Bar-Ilan University Prof. Sarit Kraus has been named the 2020-2021 ACM Athena Lecturer by the US Association for Computing Machinery. Prof. Kraus, of the Department of Computer Science, was named the Athena Lecturer “for foundational contributions to artificial intelligence, notably to multiagent systems, human-agent interaction, autonomous agents and nonmonotonic reasoning, and exemplary service and leadership in these fields,” according to ACM.
Kraus is recognized as one of the world’s leading researchers in multi-agent systems, in which a distributed group of agents (computers, robots, and/or humans) interact and work collaboratively to solve problems. Beyond her work in this area, she has made significant contributions to knowledge representation (another area of artificial intelligence research) by incorporating nonmonotonic reasoning, and to randomized policies for security applications by combining methods from game theory, machine learning and optimization. Kraus is also recognized for her service to the field as an outstanding educator and mentor, as well as for her conference, editorial, and leadership roles.
Initiated in 2006, the ACM Athena Lecturer Award celebrates women researchers who have made fundamental contributions to computer science. The award carries a cash prize of $25,000, with financial support provided by Two Sigma. The Athena Lecturer gives an invited talk at a major ACM conference of her choice.
“Each year, it is ACM’s honor to put a spotlight on the instrumental role that women play in the computing field by selecting an Athena Lecturer,” said ACM President Cherri M. Pancake. “The ability of multi-agent systems to effectively work together is at the core of AI research and will be the lynchpin of many of the technologies that will shape the future. With seminal work in AI stretching back to the early 1990s, it is fair to say that Sarit Kraus has introduced new ways of thinking in multi-agent systems research, while also shepherding research ideas into practical applications. Her colleagues also cite her generosity and sensitivity in mentoring the next generation of researchers, which aligns perfectly with our mission in bestowing this particular award.”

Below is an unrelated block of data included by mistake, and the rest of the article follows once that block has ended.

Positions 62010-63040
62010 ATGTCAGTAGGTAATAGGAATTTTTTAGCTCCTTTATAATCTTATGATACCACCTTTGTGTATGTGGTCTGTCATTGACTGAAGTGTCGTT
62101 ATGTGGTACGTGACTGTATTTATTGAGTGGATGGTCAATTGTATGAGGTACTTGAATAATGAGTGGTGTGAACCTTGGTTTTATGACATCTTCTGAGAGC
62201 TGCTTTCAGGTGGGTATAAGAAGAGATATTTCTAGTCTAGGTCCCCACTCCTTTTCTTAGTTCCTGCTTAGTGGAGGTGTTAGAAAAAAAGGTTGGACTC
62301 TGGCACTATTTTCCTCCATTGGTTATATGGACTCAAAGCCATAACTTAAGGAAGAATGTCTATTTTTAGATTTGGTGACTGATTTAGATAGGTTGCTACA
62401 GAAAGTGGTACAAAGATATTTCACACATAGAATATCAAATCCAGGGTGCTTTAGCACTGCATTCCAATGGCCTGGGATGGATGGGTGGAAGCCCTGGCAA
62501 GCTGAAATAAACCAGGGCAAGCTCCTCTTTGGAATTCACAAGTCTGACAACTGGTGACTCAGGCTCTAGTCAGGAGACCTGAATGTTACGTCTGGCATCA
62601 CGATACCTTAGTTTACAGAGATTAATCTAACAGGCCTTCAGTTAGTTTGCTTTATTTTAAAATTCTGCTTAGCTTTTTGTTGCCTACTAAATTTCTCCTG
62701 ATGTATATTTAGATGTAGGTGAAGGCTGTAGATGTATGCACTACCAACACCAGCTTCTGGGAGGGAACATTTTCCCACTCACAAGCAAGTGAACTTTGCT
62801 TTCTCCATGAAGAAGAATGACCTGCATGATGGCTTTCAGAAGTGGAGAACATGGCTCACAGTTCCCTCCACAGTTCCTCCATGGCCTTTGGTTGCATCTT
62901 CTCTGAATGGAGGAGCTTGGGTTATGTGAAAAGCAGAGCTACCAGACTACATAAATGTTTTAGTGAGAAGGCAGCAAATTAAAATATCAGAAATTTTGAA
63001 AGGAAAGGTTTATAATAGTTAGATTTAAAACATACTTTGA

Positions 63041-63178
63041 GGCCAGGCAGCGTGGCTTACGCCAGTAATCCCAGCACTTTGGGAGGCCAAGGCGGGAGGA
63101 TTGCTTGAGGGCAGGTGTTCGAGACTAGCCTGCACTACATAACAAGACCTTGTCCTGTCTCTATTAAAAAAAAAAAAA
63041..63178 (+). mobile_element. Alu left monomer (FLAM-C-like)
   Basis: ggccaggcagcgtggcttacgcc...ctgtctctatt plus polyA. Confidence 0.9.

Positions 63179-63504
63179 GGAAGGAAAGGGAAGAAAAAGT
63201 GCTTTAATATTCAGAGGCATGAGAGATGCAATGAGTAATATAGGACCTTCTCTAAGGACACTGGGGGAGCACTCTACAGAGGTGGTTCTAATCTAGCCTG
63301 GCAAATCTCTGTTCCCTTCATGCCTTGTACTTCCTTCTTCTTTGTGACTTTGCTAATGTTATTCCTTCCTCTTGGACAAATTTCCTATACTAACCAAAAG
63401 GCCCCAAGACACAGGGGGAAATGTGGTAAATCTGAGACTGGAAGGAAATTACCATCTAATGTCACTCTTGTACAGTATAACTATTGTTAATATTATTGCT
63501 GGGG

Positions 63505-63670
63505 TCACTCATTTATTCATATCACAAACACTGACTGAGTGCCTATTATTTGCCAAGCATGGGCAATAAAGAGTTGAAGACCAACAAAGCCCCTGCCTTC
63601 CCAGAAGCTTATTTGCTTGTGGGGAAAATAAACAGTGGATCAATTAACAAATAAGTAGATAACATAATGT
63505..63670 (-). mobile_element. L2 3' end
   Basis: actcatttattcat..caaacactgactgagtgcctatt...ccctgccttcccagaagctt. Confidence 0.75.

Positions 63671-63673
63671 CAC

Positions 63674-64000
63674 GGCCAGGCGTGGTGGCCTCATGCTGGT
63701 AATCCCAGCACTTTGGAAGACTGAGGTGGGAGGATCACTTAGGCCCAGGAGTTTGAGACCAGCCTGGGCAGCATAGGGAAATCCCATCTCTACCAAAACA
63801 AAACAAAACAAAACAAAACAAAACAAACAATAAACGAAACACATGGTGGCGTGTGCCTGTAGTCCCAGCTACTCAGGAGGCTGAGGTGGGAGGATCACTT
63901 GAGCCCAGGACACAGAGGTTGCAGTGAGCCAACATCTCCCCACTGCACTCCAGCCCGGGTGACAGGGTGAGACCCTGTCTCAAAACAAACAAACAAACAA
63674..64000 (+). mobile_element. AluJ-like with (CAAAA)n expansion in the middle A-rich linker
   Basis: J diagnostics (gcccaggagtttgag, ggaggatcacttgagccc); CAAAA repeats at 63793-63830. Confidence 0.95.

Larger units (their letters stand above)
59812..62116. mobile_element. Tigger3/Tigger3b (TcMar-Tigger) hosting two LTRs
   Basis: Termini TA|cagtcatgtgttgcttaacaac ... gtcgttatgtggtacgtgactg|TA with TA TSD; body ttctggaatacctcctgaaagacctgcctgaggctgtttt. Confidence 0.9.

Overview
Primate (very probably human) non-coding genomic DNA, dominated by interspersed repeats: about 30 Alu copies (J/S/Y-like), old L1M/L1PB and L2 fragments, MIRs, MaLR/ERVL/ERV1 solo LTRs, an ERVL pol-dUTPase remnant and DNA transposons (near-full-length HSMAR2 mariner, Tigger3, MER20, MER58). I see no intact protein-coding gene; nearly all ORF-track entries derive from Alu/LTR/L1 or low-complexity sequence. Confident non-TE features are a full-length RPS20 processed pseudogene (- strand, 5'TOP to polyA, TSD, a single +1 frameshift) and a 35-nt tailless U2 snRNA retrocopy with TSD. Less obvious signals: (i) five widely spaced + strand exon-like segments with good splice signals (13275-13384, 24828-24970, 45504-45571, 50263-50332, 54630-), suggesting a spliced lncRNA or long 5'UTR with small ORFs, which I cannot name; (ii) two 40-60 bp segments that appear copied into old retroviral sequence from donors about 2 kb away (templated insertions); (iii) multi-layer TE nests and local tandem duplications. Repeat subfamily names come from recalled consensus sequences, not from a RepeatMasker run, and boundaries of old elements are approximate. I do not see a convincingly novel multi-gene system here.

Over the years, Kraus has served the research community by taking on many volunteer roles. She has been a General, Program or Workshop Chair for several leading AI conferences and currently serves on the editorial boards of the Journal of Artificial Intelligence Research, Journal of Autonomous Agents and Multi-agent Systems, and Annals of Maths & AI. As an educator and mentor, she has supervised 62 Master’s students and 34 PhD students. In the spirit of the ACM Athena Lecturer Award, Kraus is also a recognized leader in efforts to increase the participation of women in science.
Prof. Kraus received her Bachelor’s, Master’s and PhD degrees from The Hebrew University of Jerusalem. She has written six books, 122 journal articles, and 176 conference papers, and has received nine patents. Twelve of her publications have won best paper awards and two have won the IFAAMAS Influential Paper Award. She is a Fellow of ACM, the European Association for Artificial Intelligence (EurAI), and the Association for the Advancement of Artificial Intelligence (AAAI). She is the recipient of the IJCAI Computers and Thought Award in 1995, the ACM SIGART Autonomous Agents Research Award in 2007, and the prestigious Israel EMET Prize in 2010.
ACM, the Association for Computing Machinery, is the world’s largest educational and scientific computing society, uniting computing educators, researchers and professionals to inspire dialogue, share resources and address the field’s challenges.